smartphone zombie texting illegal
To prevent accidents caused by smartphone zombies, Stamford in Connecticut is proposing to make phone use while walking illegal. iStock

A backlash against smartphone zombies is growing the United States with new laws being drawn up to curtail the use of a mobile phone while walking on the street.

Stamford City in Connecticut is proposing a bold law in a bid to prevent pedestrians endangering themselves or other road users as they fail to look up from their screens while strolling along busy streets.

The plan to outlaw "distracted walking" would apply to anyone either texting or talking on their phone near public highways as it looks to emulate a similar law already approved in Honolulu where pedestrians will be served $30 fines for being stuck into their smartphones, which comes into effect in October.

CBS reports the US saw an 11% increase in pedestrian fatalities last year, which equates to nearly 6,000 people killed. In the UK, the Department for Transport said a 6% rise in child deaths and injuries in 2016 could be blamed on the rise of kids being being glued to their smartphones.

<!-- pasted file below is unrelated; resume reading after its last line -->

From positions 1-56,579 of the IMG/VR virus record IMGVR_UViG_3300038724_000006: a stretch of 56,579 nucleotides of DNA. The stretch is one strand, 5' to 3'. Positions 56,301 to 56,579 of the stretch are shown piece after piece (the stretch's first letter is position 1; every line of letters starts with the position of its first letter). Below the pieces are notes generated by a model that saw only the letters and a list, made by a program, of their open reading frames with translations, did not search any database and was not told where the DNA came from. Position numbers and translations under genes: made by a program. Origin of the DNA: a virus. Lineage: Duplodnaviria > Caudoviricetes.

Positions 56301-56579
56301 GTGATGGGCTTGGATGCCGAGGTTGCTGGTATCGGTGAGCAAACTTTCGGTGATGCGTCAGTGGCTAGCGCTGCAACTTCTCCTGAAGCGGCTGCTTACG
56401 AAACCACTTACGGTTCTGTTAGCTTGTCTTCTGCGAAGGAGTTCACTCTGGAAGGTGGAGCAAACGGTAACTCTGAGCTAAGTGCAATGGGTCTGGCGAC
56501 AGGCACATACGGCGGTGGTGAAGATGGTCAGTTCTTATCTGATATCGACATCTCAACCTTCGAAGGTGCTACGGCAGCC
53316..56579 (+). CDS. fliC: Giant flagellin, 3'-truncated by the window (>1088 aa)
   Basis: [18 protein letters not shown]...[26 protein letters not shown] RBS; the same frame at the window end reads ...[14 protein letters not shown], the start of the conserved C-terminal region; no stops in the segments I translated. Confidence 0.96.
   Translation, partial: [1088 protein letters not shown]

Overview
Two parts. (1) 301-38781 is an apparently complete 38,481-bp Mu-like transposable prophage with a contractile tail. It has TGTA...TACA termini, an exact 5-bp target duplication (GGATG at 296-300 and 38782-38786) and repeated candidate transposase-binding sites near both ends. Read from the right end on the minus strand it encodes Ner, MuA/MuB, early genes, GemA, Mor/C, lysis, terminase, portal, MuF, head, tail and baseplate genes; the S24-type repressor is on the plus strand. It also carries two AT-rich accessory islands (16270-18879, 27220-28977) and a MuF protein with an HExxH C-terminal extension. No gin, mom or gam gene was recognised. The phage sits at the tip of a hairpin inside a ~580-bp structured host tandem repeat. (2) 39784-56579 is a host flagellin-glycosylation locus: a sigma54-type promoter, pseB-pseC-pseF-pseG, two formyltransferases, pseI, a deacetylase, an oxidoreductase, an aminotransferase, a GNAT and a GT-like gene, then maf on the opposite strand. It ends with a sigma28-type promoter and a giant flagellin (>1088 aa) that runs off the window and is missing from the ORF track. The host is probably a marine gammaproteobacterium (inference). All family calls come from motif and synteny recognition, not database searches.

If approved, the introduction of this law in Connecticut could see it roll out nationwide in the US. Stamford locals have already voiced their support for the idea who say smartphone zombies are "oblivious to cars".

"I see mothers pushing their babies, they're texting and I'm like how do y'all do all this at this intersection? That scares me," resident Dawn Thompson told CBS news.

Stamford City representative John Zelinsky who is backing the proposed law said: "I don't want any more injuries or deaths as a result of pedestrians getting hit. We've had about four or five within the past three or four years".

However, not everyone is behind the radical proposal with residents concerned about the oppressive nature of the law that could prevent them from taking important calls and messages.

"If it's an important text message or call they're getting, like what if it's too late, what if their mother's in the hospital and they need someone to call real quick," said one resident.

Zelinsky assured Stamford locals that the law would allow calls to emergency services and the fines are merely a tool to educate smartphone users and a preventative step to reducing accidents.

Several European cities have also attempted to solve the smartphone zombie syndrome by installing traffic lights into pavements so pedestrians oblivious to oncoming traffic will be able to stop before walking blindly into the road.